The number of people living below the official poverty line in the Netherlands rose to almost 8% of the population last year, according to a new report by socio-economic think-tank SCP and national statistics office CBS.
Relatively seen, there are more poor people in the big three cities of Amsterdam, Rotterdam and The Hague, but there are pockets of poverty around the country, particularly in Leeuwarden, the report shows.
Single parent families, immigrants and people on welfare benefits are most likely to be classed as poor and children account for one in three people below the poverty line.
Since 2007, the number of people classed by the SCP as poor has gone up by 412,000 to 1.26 million, out of a population of 17 million. The SCP definition is based on having an income which is ‘not much but sufficient’ and includes what is considered necessary to eat, live, buy clothes and take part in social activities.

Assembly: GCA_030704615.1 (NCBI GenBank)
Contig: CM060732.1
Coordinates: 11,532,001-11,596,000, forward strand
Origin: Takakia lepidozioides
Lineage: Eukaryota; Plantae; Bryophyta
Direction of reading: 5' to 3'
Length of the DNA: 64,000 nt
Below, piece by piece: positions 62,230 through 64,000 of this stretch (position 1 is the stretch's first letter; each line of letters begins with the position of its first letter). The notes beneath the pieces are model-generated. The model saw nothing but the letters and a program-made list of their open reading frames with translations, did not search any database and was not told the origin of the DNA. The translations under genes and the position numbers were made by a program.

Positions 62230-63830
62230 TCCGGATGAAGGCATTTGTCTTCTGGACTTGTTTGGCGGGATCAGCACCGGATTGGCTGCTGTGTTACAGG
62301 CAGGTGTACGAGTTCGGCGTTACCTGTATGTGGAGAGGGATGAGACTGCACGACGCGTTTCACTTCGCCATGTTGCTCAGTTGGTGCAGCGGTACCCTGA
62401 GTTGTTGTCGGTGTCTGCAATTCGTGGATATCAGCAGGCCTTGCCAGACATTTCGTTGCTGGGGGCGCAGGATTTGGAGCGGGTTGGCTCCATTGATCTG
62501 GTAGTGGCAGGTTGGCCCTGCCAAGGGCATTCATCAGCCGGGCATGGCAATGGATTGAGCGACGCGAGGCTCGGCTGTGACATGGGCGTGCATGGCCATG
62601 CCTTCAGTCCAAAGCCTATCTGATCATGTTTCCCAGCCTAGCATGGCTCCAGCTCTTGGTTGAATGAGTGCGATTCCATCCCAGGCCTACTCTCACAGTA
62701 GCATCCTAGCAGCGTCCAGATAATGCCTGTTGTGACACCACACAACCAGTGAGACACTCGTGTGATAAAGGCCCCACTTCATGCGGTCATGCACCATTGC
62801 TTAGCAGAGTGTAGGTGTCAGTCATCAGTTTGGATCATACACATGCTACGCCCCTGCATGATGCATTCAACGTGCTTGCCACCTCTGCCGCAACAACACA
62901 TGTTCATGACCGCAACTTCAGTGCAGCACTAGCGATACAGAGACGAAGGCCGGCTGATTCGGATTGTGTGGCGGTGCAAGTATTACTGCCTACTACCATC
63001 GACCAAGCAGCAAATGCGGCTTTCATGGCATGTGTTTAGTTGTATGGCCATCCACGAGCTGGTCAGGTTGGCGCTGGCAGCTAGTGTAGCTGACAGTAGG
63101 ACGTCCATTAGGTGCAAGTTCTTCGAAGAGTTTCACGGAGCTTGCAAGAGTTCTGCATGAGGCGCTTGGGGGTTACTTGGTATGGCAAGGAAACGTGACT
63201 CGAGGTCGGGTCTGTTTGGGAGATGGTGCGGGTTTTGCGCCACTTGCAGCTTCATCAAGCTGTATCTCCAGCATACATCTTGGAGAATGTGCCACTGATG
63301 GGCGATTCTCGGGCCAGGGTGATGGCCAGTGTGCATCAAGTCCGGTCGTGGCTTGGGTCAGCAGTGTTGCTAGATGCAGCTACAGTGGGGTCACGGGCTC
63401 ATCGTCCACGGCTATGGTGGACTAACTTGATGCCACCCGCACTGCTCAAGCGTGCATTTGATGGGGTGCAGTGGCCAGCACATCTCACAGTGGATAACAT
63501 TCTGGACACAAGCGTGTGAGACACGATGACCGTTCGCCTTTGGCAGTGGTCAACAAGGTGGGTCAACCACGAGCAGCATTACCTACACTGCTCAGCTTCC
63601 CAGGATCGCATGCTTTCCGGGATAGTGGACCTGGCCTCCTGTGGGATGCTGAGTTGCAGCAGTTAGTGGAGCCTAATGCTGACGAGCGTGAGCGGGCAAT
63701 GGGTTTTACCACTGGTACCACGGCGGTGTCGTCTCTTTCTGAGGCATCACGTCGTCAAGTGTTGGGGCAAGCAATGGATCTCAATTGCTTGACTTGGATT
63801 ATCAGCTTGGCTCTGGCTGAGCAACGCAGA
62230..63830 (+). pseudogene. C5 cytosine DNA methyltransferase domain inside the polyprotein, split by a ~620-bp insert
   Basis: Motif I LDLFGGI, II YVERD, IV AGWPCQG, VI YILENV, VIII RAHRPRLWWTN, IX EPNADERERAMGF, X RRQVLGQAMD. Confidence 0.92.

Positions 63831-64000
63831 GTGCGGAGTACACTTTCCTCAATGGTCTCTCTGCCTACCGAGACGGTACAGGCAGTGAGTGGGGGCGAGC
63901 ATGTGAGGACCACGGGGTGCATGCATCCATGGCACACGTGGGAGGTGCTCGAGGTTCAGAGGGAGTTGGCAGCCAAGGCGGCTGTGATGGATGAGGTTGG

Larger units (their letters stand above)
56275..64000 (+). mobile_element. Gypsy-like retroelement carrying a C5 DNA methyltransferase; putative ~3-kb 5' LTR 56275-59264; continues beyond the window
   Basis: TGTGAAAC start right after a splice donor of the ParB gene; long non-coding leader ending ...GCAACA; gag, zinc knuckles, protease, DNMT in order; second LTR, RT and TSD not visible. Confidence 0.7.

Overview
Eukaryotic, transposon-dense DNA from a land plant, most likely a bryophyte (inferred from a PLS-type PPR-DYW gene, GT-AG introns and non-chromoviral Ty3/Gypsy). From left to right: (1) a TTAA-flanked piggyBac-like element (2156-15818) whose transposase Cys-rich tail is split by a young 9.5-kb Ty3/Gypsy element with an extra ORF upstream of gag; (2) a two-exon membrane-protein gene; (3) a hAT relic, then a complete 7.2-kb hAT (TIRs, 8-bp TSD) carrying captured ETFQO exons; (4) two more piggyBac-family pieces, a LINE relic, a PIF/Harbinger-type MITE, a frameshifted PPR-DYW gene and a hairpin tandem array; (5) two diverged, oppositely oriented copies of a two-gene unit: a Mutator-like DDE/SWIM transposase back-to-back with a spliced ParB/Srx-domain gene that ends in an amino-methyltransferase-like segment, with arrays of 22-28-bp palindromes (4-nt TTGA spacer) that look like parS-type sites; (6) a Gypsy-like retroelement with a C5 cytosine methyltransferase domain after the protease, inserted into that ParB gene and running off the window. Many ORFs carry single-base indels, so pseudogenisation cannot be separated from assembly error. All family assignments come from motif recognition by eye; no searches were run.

The SCP puts the poverty level at €1,060 net for a single person, €1,770 net for a couple with one child and €1,600 for a single parent with two children.
If a second definition is used – that of the low income threshold – the number of people in the Netherlands classed as poor rises to over 10%.
In October, a report drawn up by the Platform31 urban research centre in The Hague and the European Urban Knowledge Network (EUKN) said 2.5 million Dutch people live below the poverty line in the Netherlands – that is 14% of the population.
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